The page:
Antitargets : prediction and prevention of drug side effects
- edited by Roy J. Vaz and Thomas Klabunde.
- Weinheim [Germany] : Wiley-VCH, c2008.
- Physical description
- xxiv, 480 p. : ill. (some col.) ; 25 cm.
- Methods and principles in medicinal chemistry v. 38.
Science Library (Li and Ma)
|RM302.5 .A58 2008||Unknown|
- Includes bibliographical references and index.
- List of Contributors. Preface. A Personal Foreword. I General Aspects. 1 Why Drugs Fail - A Study on Side Effects in New Chemical Entities (Daniela Schuster, Christian Laggner, Thierry Langer). 1.1 Introduction. 1.2 Drugs Withdrawn from the Market between 1992 and 2006 Listed Alphabetically. 1.3 Borderline Cases. 1.4 Investigational Drugs That Failed in Clinical Phases from 1992 to 2002. 1.5 Strategies for Avoiding Failure. 1.6 An Unusual Case: The Revival of Thalidomide. References. 2 Use of Broad Biological Profiling as a Relevant Descriptor to Describe and Differentiate Compounds: Structure-In Vitro (Pharmacology-ADME)-In Vivo (Safety) Relationships (Jonathan S. Mason, Jacques Migeon, Philippe Dupuis, Annie Otto-Bruc). 2.1 Introduction. 2.3 Structure-In Vitro Relationships. 2.4 Chemogenomic Analysis - Target-Target Relationships. 2.5 In Vitro-In Vivo Relationships - Placing Drug Candidates in the Context of BioPrint1. 2.6 A Perspective for the Future. References. II Antitargets: Ion Channels and GPCRs. 3 Pharmacological and Regulatory Aspects of QT Prolongation (Fabrizio De Ponti). 3.1 Introduction. 3.2 hERG: Target Versus Antitarget. 3.3 Pharmacology of QT Prolongation. 3.4 Significance of Drug-Induced QT Prolongation. 3.5 Regulatory Aspects of QT Prolongation. 3.6 Conclusions. References. 4 hERG Channel Physiology and Drug-Binding Structure-Activity Relationships (Sarah Dalibalta, John S. Mitcheson). 4.1 Introduction. 4.2 hERG Channel Structure. 4.3 hERG Potassium Channels and the Cardiac Action Potential. 4.4 Mutations in hERG Are Associated with Cardiac Arrhythmias. 4.5 Acquired Long QT Syndrome. 4.6 Drug-Binding Site of hERG. 4.7 Structural Basis for hERG Block. 4.8 Alternative Mechanisms of Block. 4.9 Role of Inactivation in hERG Block. 4.10 Inhibition of hERG Trafficking by Pharmacological Agents. 4.11 Computational Approaches to Predict hERG Kt Channel Block. 4.12 Conclusions. References. 5 QSAR and Pharmacophores for Drugs Involved in hERG Blockage (Maurizio Recanatini, Andrea Cavalli). 5.1 Introduction. 5.2 Ligand-Based Models for hERG-Blocking Activity. 5.3 Ligand-Derived Models in the Light of the hERG Channel Structure. 5.4 Conclusions. References. 6 GPCR Antitarget Modeling: Pharmacophore Models to Avoid GPCR-Mediated Side Effects (Thomas Klabunde, Andreas Evers). 6.1 Introduction: GPCRs as Antitargets. 6.2 In Silico Tools for GPCR Antitarget Modeling. 6.3 GPCR Antitarget Pharmacophore Modeling: The a1a Adrenergic Receptor. 6.4 Summary. References. 7 The Emergence of Serotonin 5-HT2B Receptors as DRUG Antitargets (Vincent Setola, Bryan L. Roth). 7.1 Receptorome Screening to Identify Drug Targets and Antitargets. 7.2 Post-Receptorome Screening Data Implicate 5-HT2B Receptors in Drug-Induced VHD and PH. 7.3 Drug Structural Classes and VHD/PH. 7.4 Conclusions. References. 8 Computational Modeling of Selective Pharmacophores at the a1-Adrenergic Receptors (Francesca Fanelli, Pier G. De Benedetti). 8.1 Introduction. 8.2 Ligand-Based and Receptor-Based Pharmacophore Modeling and QSAR Analysis. 8.3 The General 1-AR Pharmacophore. 8.4 Modeling the a1-AR Subtype Selectivities of Different Classes of Antagonists. 8.5 Antitarget Modeling of Biogenic Amine-Binding GPCRs: Common Features and Subtle Differences. 8.6 Conclusions. 8.7 Perspectives. References. III Antitargets: Cytochrome P450s and Transporters. 9 Cytochrome P450s: Drug-Drug Interactions (Dan Rock, Jan Wahlstrom, Larry Wienkers). 9.1 Introduction. 9.2 Reversible Inhibition. 9.3 Irreversible Inhibition. 9.4 Conclusion. References. 10 Site of Metabolism Predictions: Facts and Experiences (Ismael Zamora). 10.1 Introduction. 10.2 Factors That Influence the Site of Metabolism Prediction by Cytochrome P450s. 10.3 Methods to Predict the Site of Metabolism. 10.4 The Influence of the Protein Structure on the Site of Metabolism. 10.5 Conclusions. References. 11 Irreversible Cytochrome P450 Inhibition: Common Substructures and Implications for Drug Development (Sonia M. Poli). 11.1 Introduction. 11.2 Overview. 11.3 Structural Features Often Responsible for Mechanism-Based CYP Inhibition. 11.4 Conclusions. References. 12 MetaSite: Understanding CYP Antitarget Modeling for Early Toxicity Detection (Yasmin Aristei, Gabriele Cruciani, Sergio Clementi, Emanuele Carosati, Riccardo Vianello, Paolo Benedetti). 12.1 Introduction. 12.2 The CYPs as Antitarget Enzymes. 12.3 The UGTs as Antitarget Enzymes. 12.4 The MetaSite Technology. 12.5 Conclusions. 12.6 Software Package. References. 13 Orphan Nuclear Receptor PXR-Mediated Gene Regulation in Drug Metabolism and Endobiotic Homeostasis (Jie Zhou, Yonggong Zhai, Wen Xie). 13.1 Cloning and Initial Characterization of PXR. 13.2 PXR and Its Regulation of Drug-Metabolizing Enzymes and Transporters. 13.3 Crosstalk Between PXR and Other Nuclear Receptors. 13.4 Implications of PXR-Mediated Gene Regulation for Drug Metabolism and Pathophysiology. 13.5 Species Specificity of PXR and the Creation of "Humanized" Mice. 13.6 Conclusions. References. 14 Ligand Features Essential for Cytochrome P450 Induction (Daniela Schuster, Theodora M.Steindl, Thierry Langer). 14.1 Introduction. 14.2 Molecular Mechanisms Leading to P450 Induction. 14.3 General Ligand Features Leading to NR Activation. References. 15 Transporters and Drugs - An Overview (Hartmut Glaeser, Martin F. Fromm, Jorg Konig). 15.1 Introduction. 15.2 Organic Anion Transporting Polypeptides and Drug Transport. 15.3 Multidrug Resistance Proteins and Drug Transport. 15.4 Role of P-Glycoprotein for Drug Disposition. 15.5 Vectorial Drug Transport. References. 16 Computational Models for P-Glycoprotein Substrates and Inhibitors (Patrizia Crivori). 16.1 P-Glycoprotein Structure, Expression, Mechanism of Transport and Role on Drug Pharmacokinetics. 16.2 In Vitro Models for Studying P-gp Interacting Compounds. 16.3 Computational Models for Predicting P-gp Interacting Compounds. 16.4 Computational Models for Other Important Drug Transporters. 16.5 Conclusions. References. IV Case Studies of Drug Optimization Against Antitargets. 17 Selective Dipeptidyl Peptidase IV Inhibitors for the Treatment of Type 2 Diabetes: The Discovery of JANUVIA2 (Sitagliptin) (Scott D. Edmondson, Dooseop Kim). 17.1 Introduction. 17.2 Selectivity of DPP-4 Inhibitors. 17.3 a-Amino Acid Amide Series. 17.4 Early b-Amino Acid Amide DPP-4 Inhibitors. 17.5 Conclusions. References. 18 Strategy and Tactics for hERG Optimizations (Craig Jamieson, Elizabeth M. Moir, Zoran Rankovic, Grant Wishart). 18.1 Introduction. 18.2 Survey of Strategies Used to Diminish hERG. 18.3 Summary and Analysis. References. 19 Structure-Based In Silico Driven Optimization: Discovery of the Selective 5-HT1A Agonist PRX-00023 (Oren M. Becker). 19.1 Introduction. 19.2 Structure-Based In Silico Driven Multidimensional Optimization Paradigm. 19.3 Clinical Candidate Selection Criteria. 19.4 Lead Identification. 19.5 Optimization Round 1: Reducing Off-Target Activities. 19.6 Optimization Round 2: Reducing Affinity to hERG. 19.7 Conclusion. References. Index.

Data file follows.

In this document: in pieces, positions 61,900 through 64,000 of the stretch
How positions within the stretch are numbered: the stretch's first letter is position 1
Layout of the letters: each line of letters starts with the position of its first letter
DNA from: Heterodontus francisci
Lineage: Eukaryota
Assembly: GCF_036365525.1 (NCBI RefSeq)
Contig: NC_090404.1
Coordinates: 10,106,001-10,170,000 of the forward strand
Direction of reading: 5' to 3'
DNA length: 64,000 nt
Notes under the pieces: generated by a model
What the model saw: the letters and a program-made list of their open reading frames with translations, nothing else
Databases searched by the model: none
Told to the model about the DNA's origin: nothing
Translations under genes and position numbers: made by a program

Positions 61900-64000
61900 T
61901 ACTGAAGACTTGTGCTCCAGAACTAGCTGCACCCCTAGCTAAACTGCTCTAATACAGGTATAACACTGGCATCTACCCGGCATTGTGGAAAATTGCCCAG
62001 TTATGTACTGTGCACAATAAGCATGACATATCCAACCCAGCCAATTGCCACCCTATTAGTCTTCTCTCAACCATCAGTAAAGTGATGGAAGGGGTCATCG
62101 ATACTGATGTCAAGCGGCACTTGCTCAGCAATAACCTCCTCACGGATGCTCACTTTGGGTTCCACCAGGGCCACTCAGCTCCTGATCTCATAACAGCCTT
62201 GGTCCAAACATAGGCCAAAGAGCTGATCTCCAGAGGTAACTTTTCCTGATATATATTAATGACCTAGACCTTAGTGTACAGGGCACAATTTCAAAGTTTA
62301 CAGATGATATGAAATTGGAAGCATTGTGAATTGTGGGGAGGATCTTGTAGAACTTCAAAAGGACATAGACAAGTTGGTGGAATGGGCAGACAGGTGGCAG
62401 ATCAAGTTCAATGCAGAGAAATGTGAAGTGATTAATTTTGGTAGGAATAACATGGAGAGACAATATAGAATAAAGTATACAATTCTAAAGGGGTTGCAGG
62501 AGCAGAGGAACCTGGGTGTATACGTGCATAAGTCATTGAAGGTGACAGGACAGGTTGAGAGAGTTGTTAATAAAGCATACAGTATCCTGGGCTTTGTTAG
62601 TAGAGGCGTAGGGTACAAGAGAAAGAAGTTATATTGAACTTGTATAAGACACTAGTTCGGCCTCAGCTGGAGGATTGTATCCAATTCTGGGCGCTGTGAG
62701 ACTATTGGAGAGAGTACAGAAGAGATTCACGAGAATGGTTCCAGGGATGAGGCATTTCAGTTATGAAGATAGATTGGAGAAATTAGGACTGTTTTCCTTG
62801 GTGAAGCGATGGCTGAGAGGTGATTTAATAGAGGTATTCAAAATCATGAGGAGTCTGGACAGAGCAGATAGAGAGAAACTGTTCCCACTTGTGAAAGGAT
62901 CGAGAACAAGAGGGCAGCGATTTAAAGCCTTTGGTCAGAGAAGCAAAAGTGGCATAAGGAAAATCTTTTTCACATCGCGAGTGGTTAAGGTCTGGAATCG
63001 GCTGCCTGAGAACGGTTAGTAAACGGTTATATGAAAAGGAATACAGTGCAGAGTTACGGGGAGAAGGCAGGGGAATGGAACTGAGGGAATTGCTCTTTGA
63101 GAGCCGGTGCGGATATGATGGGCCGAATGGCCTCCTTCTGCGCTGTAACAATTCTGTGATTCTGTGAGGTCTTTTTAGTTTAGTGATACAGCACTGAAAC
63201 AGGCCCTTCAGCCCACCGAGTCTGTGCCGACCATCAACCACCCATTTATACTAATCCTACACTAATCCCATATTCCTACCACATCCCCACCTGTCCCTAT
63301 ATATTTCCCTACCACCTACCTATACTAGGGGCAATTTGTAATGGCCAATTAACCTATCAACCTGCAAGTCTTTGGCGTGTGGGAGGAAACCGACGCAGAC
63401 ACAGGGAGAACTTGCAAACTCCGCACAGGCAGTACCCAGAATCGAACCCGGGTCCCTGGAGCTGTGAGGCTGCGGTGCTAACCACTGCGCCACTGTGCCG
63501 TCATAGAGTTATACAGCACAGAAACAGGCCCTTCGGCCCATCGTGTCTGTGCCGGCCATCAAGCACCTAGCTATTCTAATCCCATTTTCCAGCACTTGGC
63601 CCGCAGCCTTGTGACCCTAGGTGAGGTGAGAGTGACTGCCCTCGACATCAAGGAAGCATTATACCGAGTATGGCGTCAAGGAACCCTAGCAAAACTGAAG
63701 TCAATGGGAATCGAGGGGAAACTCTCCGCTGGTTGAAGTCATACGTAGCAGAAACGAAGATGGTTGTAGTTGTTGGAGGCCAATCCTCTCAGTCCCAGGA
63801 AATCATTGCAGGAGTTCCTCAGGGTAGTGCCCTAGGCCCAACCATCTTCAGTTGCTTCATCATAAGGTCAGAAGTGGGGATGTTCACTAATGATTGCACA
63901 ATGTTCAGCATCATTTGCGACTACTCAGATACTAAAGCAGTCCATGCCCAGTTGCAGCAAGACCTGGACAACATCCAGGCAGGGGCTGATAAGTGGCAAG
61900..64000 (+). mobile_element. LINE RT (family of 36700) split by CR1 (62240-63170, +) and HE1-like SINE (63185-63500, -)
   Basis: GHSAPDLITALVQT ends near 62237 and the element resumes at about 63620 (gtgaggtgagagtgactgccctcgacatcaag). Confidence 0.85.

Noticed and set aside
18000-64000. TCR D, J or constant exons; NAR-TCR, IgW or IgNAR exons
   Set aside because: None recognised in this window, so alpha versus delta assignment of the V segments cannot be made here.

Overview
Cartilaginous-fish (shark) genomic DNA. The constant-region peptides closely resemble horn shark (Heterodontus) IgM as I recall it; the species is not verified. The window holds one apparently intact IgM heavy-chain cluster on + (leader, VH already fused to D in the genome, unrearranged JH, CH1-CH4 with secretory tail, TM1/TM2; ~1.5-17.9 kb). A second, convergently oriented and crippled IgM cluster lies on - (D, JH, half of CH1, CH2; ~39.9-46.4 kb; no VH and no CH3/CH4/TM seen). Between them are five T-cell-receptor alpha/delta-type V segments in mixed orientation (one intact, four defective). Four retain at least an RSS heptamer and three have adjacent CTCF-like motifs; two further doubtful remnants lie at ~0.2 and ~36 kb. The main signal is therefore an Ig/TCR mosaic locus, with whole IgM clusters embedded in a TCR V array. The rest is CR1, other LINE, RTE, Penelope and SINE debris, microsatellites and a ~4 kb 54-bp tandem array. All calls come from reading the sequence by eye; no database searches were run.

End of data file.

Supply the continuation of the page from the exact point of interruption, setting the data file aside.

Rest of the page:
- (source: Nielsen Book Data)9783527318216 20160528
- Publisher's Summary
- This practice oriented handbook surveys current knowledge on the prediction and prevention of adverse drug reactions related to off target activity of small molecule drugs. It is unique in collating the current approaches into a single source, and includes several highly instructive case studies that may be used as guidelines on how to improve drug development projects. With its large section on ADME related effects, this is key knowledge for every drug developer.
(source: Nielsen Book Data)9783527318216 20160528
- Publication date
- Methods and principles in medicinal chemistry ; v. 38
- 9783527318216 (hbk. : alk. paper)
- 3527318216 (hbk. : alk. paper)
Browse related items
Start at call number: